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REVIEW: “First Exposure” by Alan Chin

ABOUT:

Straight, married Petty Officer Second Class Skyler Thompson battles homophobia from his navy buddies, the military, and his wife when he takes a job creating flower arrangements at a gay-owned florist. But rather than yield to pressure and quit, he refuses to give up the joy of creating beautiful arrangements, battling homophobia for artistic expression. His dream is to leave the navy and open his own florist shop.

Ezra Dumphy—his shipmates call him Dumpy because of his obesity—is a gay sailor who likes to dress in drag. He is shunned by his shipmates, tragically lonely, and uses drugs to cope with his solitude. What he wants more than anything is someone to share his life with.

Can these two men, opposites in every way, help each other achieve their dreams?

REVIEW:

I’m not entirely sure where to start with First Exposure. At the end of my reading experience, I’m left feeling really…raw. Plus manipulated, hoodwinked, fooled, unsatisfied…

Look, maybe it was me. Maybe some of the things I didn’t like wouldn’t bother anyone else. But I do think there are some important details to note should you choose to read this one, and especially if you’re a die-hard m/m purist.

The main characters in First Exposure are Skylar and Ezra, and (probably) Skylar’s wife Rosa. That’s right: one MC has a wife. (There’s even talk of lady fluids). There’s even a kid. Skylar is not gay, nor does he ever…experiment, and that just about ruined things for me. Sorry I’m not sorry?

When you first meet Skylar, he’s onboard an air cargo ship directing flight landings. Skylar is dedicated to his ship life. He’s so absorbed with the lifestyle, in fact, that he forgets his own anniversary and accidentally subscribed his wife to a weekly delivery of long-stemmed roses. He comes off as self-centered and aloof, and utterly unaware of what a shambles (especially financially) his life is in back at home. For me, Skylar was immediately unlikable, and unfortunately I couldn’t find anything redeeming about him for the entire rest of the story.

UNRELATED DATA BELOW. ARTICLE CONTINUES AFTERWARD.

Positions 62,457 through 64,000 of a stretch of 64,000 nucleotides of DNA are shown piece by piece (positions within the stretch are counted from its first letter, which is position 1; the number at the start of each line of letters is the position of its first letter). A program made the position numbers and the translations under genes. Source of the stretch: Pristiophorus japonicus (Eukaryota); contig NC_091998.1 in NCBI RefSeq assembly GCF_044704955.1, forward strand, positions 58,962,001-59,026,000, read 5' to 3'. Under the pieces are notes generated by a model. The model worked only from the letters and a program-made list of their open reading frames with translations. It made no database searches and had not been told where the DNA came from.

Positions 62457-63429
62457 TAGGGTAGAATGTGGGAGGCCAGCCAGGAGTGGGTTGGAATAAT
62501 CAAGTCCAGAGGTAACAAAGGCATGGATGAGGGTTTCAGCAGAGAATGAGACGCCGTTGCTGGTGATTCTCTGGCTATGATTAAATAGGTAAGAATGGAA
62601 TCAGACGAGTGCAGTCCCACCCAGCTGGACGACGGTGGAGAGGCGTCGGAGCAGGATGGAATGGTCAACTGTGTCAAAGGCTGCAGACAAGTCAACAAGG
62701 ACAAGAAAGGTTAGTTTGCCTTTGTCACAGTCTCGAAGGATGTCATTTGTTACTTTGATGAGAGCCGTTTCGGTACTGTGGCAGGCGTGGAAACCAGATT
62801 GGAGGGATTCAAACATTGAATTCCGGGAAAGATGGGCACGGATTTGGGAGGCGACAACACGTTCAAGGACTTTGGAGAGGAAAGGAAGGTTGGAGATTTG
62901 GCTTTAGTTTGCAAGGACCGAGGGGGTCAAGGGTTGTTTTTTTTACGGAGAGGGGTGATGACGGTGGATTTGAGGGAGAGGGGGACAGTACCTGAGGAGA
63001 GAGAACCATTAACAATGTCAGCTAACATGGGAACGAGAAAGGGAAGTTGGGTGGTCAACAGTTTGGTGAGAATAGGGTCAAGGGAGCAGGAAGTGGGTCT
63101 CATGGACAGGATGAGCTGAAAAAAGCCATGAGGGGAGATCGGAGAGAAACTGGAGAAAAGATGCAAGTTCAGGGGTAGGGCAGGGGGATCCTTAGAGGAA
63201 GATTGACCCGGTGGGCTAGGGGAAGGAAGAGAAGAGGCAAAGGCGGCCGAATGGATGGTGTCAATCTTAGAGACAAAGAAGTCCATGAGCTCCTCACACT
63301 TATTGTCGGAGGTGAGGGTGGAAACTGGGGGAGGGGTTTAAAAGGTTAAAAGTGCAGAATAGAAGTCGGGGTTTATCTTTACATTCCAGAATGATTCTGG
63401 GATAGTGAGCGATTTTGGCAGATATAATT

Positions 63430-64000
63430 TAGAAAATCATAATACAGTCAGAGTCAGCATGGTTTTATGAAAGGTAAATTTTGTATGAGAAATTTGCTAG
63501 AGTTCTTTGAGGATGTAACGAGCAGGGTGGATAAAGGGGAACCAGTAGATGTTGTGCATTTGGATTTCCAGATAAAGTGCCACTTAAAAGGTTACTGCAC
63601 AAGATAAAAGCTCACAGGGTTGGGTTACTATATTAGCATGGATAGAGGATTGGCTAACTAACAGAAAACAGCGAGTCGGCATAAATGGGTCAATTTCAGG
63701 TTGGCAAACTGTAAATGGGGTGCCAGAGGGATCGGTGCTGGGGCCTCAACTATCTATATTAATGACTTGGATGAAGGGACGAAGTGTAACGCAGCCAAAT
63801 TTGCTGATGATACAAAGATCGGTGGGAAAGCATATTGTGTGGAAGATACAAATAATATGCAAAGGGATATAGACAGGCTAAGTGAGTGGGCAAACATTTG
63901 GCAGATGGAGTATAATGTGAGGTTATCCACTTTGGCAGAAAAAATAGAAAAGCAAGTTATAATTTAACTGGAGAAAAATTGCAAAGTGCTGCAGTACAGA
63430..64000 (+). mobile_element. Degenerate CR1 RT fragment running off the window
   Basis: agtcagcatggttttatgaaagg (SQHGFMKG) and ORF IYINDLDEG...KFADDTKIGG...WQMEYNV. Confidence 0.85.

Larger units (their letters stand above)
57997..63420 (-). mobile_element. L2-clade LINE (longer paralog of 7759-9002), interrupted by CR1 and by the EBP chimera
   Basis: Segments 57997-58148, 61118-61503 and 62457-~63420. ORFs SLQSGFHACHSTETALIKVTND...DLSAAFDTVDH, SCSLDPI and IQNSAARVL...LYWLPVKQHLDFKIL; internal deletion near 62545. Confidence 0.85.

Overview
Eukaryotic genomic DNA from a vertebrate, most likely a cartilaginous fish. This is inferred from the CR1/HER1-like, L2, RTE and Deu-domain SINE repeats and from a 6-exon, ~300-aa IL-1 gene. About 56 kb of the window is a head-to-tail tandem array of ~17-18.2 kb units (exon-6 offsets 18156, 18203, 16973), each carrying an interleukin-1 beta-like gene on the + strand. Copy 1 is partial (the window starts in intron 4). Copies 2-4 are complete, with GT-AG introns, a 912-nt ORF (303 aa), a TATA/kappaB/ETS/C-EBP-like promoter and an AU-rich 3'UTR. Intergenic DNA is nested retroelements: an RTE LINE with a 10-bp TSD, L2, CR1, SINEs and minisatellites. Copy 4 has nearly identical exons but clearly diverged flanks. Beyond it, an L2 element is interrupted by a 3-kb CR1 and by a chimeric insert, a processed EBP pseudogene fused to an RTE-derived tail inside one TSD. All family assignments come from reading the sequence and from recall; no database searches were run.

To be fair, Skylar does try and defend (I guess) Ezra, a sailor under Skylar’s command who is hopelessly picked on, lost and using drugs to cope with his life as a gay man in a macho profession and a macho world. Ezra might be one of the saddest characters I’ve read about lately, because the story of his life is so brutal. Honestly, the things he has to go through are hard to swallow.

Skylar’s wife, Rosa was, for me, a hard character to like/support/care about. She was selfish, demanding and occasionally unforgiving. She was a reminder for me about why I got so burned out reading m/f books, which is not what the author intended, I’m sure!

First Exposure includes a small collection of strong (although ultimately doomed) supporting characters, most notably Hollister and Miguel, but also Skylar’s father.

I found the first half of the book to be almost boring; I kept waiting, waiting, waiting for something to happen, for (I thought) Skylar and Ezra to come together somehow…or something. For Skylar to finally come to terms with the reality of his sad life. Instead, really tragic things happen. Things that I can’t address because I’ll reveal plot details, but GAH. I’ve never read a book where I thought a situation for (a set of) characters was so unfair, and without some underlying meaning or lesson. I can take tragedy with a purpose or a message. There was simply no purpose or message here I could latch onto here.

I do want to share that the writing in First Exposure was really and truly well done. There was nothing sloppy or off or annoying in that regard. For me the dissatisfaction with this book was wholly related to the story itself; and what a disappointment it was.

 

RATING: 2.5 STARS

BOOK INFO:

Title: First Exposure
Author: Alan Chin
Publisher: Bold Strokes Books
Pages: 264
Release Date: Aug. 19, 2014
Purchase Links: ARe,  SmashwordsAmazon

 

 

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This entry was posted on October 2, 2014 by in Contemporary, Cops / Cowboys / Military, Reviewer: Jenni and tagged , , .

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